As the wool came off, we slowly lost all recognition of our little “Gussy Pants”. He looked COMPLETLY different without his wool! I had expected a visible difference but this was such an extreme transformation! His BAA-ing quickly grabbed the attention of the others waiting and watching nearby and they replied by BAA-ing back in what seemed to be an attempt to calm Gussy down or plan an escape.
It didn’t take long at all and Gussy was back in the pen with the others. Once in the pen, he received the dirtiest looks, crooked head tilts, butt sniffing and confused verbal gurgles.
THEY DIDN’T RECOGNISE HIM!
It was odd to watch this unfold. Here was poor Gussy, naked and vulnerable to the rest of the sheep, confused himself as to what the hell just happened but now feeling so different amongst his peers. He BAA-ed and BAA-ed and they just stared at him wondering what and who he was.
On we went, one sheep after the next. As we went we collected the wool which all sold the same day as the sheep were sheared. My grand plan was to have the wool processed and spun to eventually have a sweater made out of it however the price to have wool cleaned, roved and spun was way too expensive so I sold it to people who were planning to use it for felting.
My whole reason for hiring out the shearing this year was to get an idea of the process so that I could eventually shear my own sheep in the future. After watching the process unfold, I was very happy I didn’t jump on an expensive pair of shears and try it myself. Not that I don’t believe I can do it but because it is a lot of work and you are guaranteed to nick the sheep and make them bleed. That was my fear that I realized was inevitable. I also realized that selling the wool more then pays for the shearing and I don’t have to do EVERYTHING if I don’t need to. Sometimes its nice to have a pro take care of some things and just keep doing what I’m good at.
After all the sheep were sheared, we let them out to graze a new pasture. We watched as we couldn’t tell them apart anymore. Their wool gave them such charm and personality that now it seemed as if we lost our sheep and replaced them with these small, naked caribou. We could distinguish Lemon as she was a different breed of sheep and now looked like a large dog and we noticed Gaga as she got cut on the ear during her squirming and had blood stained wool. But the rest was a crab shoot. However, after a couple weeks we can now identify them from afar because their personalities are shining through.
Gord has different eyes, a very large belly and is always at Lemon’s side, Gussy is one of two black sheep and has the limp, GG is the other black sheep and Gracy is the smallest and the only one who runs up to you for pets. She is sweet as pie and will push her tiny self through the crown to be the first and last to get rubs.
Now when we rub the sheep, it feels like rubbing a carpet. their wool is tight and so short you can almost see their pink skin underneath. I look forward to watching their wool grow back and their sweet little bodies grow round and fluffy with softness.
I want to start this off by saying that this blog is titled “My Reasons for Quitting Social Media” because they are purely MY reasons. I’m not bashing anyone who chooses to use it or for whatever reasons they choose. I know I’m among many others who feel the same way I do and I know there is some who may think the opposite. Either way, my reasons are simply that, mine.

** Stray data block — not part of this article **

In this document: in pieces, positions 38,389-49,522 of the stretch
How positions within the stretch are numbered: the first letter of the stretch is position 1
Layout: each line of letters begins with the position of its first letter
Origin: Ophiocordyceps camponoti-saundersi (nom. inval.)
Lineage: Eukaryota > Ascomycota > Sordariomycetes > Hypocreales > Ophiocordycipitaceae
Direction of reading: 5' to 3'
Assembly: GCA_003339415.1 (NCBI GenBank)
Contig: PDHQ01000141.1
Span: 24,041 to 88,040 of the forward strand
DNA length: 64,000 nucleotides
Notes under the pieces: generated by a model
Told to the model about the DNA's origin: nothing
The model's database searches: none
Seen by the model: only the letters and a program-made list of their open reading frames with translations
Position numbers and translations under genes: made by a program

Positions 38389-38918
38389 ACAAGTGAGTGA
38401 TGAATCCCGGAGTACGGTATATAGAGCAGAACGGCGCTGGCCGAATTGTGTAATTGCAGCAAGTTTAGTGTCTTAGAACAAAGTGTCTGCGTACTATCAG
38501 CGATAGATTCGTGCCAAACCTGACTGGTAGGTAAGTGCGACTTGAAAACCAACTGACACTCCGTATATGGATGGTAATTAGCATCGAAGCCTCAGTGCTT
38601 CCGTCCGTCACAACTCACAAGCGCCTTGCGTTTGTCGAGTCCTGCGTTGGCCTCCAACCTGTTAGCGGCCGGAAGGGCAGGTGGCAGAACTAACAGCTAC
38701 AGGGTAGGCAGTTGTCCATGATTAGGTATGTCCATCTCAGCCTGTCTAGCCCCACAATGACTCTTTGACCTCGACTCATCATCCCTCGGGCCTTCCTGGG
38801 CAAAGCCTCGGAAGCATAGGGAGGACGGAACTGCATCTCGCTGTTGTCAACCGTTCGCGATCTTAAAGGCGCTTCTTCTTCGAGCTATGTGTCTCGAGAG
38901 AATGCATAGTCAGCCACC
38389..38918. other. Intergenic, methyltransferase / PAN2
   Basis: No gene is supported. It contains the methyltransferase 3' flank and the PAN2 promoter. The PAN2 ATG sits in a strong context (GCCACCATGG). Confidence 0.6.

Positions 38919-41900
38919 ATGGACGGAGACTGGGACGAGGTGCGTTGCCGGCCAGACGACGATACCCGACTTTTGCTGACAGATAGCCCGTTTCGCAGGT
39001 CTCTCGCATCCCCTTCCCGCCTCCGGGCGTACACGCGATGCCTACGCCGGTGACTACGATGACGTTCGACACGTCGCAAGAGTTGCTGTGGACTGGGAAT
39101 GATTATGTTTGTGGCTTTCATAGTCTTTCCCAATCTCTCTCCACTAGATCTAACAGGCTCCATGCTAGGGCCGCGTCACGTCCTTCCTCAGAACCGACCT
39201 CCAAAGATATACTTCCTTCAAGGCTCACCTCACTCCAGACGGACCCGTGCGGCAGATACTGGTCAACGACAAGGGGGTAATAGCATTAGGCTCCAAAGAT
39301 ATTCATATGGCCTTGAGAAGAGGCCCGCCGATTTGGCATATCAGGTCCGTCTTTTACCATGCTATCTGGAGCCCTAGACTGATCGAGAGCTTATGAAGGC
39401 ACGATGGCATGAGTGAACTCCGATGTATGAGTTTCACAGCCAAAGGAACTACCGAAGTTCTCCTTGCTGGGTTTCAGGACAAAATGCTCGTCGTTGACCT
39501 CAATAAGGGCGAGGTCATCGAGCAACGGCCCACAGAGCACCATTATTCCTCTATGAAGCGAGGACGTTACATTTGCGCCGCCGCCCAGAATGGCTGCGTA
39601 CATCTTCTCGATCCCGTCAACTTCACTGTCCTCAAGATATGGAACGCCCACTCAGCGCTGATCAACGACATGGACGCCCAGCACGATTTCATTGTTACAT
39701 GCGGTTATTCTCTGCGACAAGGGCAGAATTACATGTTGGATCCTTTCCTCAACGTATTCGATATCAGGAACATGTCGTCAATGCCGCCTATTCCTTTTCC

So here goes…
I think I was about 27 when I got my first Facebook account. I was a late bloomer in that area but I preferred it that way. I used the account to post pictures of my pigs and other animals. After a very short time, I did what I normally do when I realize something doesn’t feel right, I backed out. I closed my account. I didn’t enjoy the dependence it had quickly imposed on my lifestyle and the fact that everyone I knew was doing it. I am proud to say that although I love my sheep beyond words, I will never be one in the figurative meaning. I also hated the lack of privacy I had and the lengths people would go to appear a certain way online after really knowing them in person.
After closing this account, I went many years without any form of social media. When asked by many if I had any account they could follow, I was very gratified in saying I did not. I would get crazy looks that I had three heads because EVERYBODY has social media! Geesh!
Then, just over a year ago I fell down the rabbit hole of Instagram. I loved the photo aspect and simplicity when using it and most of all it wasn’t cluttered like Facebook.
Over the course of that year and a bit, I gained some friendly followers and was able to somewhat appreciate other small farms around the world.
But here are the reasons why I ultimately deleted it.
It SUCKED my time. I would hop on to post and maybe visit a couple pages I liked and before I knew it I was swolled up in that damn search tab that seems to keep spitting out things it thinks you will like, and some you absolutely hate. I know this is the master plan behind keeping you addicted to Instagram and damn it, it was working! One thing I’ve never been good at doing since I was a little girl, is being told what to do. So once I saw the addiction in myself, I dealt with it promptly.
I realized I was carrying my phone around the farm more often. And sure that would be great if I got attacked by some wild animal and couldn’t make it back to the house to call for help. But my intent was not for emergency purposes, it was to capture a photo of the critters doing something funny to post online. I had quickly become a slave to this device and it was now using me instead of me using it.
It’s brainwashing! Even for a free thinker like myself, I would find times where it was controlling my thoughts, purchases and who I should follow almost like it had my best interest at heart. The scary part was that it fucking worked!!! Once I realized this programming was happening I didn’t hesitate at stepping away.
My last and main reason for deleting my social media is this.